At one point in the cablegram, Jackson denied saying that Black was "wrong" to sit; later, he rejected any inference that he considered Black's participation a reflection of a "lack of 'honor.'" But ultimately, he condemned "the employment of justices' ex-law partners to argue close cases," warning: "I wanted that practice stopped. If it is ever repeated while I am on the bench I will make my Jewell Ridge opinion look like a letter of recommendation by comparison."
The day the text of the cablegram appeared in the American press, a former law clerk wired Justice Black: "This outburst begins the final triumph. Congratulations on winning a real if bloody victory in the unmasking of a bad man." The telegram was filed unanswered, and Justice Black continued to decline public comment, telling reporters: "I haven't made a statement of any kind to the press since coming up here. I don't expect to make any now." As the telegram suggested, however, Jackson's cablegram was clearly more damaging to its author than to its target. One Republican Senator demanded Black's resignation, while another hinted darkly at impeachment proceedings, and still other congressmen recommended a review of the recusal policy. But the chairman of the House Judiciary Committee dismissed an impeachment inquiry as a remote possibility, and the Congress quickly lost interest in the allegations which, Justice Jackson had claimed, went "to the reputation of the Court for non-partisan and unbiased decision." President Truman informed newsmen, moreover, that he had attempted to dissuade Jackson from issuing the statement, at least until he had had an opportunity to discuss the matter with the Justice; and press reports noted Truman's "apparent" disapproval of Jackson's action.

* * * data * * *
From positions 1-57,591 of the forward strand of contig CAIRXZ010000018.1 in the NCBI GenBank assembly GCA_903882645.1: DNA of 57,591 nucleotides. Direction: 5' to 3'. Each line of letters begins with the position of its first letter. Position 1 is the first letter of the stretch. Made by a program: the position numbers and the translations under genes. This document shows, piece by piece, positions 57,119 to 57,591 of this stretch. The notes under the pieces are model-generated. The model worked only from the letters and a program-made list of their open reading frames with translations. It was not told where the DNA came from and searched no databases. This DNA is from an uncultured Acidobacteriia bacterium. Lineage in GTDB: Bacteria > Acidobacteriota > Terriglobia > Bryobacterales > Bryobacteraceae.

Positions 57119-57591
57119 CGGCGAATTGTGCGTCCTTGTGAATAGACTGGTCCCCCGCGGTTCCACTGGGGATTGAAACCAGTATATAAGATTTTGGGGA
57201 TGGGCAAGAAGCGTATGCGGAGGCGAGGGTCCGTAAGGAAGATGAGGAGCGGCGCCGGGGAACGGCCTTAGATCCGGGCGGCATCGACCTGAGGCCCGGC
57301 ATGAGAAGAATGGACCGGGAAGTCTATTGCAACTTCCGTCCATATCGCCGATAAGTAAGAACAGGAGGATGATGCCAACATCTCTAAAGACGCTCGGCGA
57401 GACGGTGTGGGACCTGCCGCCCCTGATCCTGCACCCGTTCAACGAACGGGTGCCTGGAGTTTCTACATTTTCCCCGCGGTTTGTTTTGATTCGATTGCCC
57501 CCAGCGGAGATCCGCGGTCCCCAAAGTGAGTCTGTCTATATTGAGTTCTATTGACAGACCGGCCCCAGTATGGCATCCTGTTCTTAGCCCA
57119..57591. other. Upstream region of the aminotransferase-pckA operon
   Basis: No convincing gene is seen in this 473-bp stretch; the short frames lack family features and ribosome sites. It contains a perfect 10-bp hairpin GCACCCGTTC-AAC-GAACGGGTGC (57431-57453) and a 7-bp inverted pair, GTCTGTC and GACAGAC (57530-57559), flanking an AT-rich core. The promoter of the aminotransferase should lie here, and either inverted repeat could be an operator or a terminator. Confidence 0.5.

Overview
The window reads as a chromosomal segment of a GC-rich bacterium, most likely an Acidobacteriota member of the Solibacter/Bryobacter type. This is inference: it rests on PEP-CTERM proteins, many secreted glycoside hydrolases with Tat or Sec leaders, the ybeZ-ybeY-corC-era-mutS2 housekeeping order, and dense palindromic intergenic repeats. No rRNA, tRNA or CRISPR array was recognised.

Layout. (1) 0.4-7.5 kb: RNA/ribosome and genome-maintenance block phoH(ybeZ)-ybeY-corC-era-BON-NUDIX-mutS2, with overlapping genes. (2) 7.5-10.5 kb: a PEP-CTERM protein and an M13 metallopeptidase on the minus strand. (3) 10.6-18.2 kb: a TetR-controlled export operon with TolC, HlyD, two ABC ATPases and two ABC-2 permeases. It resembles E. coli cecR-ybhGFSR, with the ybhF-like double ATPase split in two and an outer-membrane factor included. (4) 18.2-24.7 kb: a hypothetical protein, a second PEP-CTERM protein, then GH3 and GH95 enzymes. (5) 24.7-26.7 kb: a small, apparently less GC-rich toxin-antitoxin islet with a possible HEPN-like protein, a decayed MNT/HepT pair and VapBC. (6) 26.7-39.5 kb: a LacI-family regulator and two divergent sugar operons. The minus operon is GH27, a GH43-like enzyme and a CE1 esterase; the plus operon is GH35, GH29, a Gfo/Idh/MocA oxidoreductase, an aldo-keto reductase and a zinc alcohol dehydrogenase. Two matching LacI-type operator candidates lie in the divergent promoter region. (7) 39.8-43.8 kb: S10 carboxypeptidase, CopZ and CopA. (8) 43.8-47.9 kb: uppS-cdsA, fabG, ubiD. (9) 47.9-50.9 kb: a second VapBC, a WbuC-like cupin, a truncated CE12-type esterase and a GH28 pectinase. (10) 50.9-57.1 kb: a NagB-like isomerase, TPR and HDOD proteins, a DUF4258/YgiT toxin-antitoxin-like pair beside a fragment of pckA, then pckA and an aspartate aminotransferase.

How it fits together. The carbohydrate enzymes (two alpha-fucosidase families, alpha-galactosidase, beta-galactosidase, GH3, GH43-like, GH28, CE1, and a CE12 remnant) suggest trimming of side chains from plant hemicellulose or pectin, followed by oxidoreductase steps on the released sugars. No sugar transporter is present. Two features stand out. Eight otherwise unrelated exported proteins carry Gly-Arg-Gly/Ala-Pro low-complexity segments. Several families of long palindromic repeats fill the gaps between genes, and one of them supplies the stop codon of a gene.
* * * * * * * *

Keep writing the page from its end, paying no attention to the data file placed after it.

Jackson himself made no further public statements, and when he returned to the Court the following October, he and Black resumed outwardly cordial, if essentially aloof and formal, relations. But his feelings had hardly mellowed. At one point, apparently in 1949, he drafted another scathing attack. His focus again was on the Jewell Ridge incident, but on this occasion his assault had a broader reach. As a Senator, he wrote, Black had been "one of the most persistent patronage seekers" and a man whom "a subordinate better not cross and the heads of departments rarely offended for fear of reprisal." In Senate investigations his conduct had been "ruthless," reflecting "little regard for the constitutional rights of persons he was pursuing." And his appointment to the Court had been President Roosevelt's revenge against both the Court and the Congress.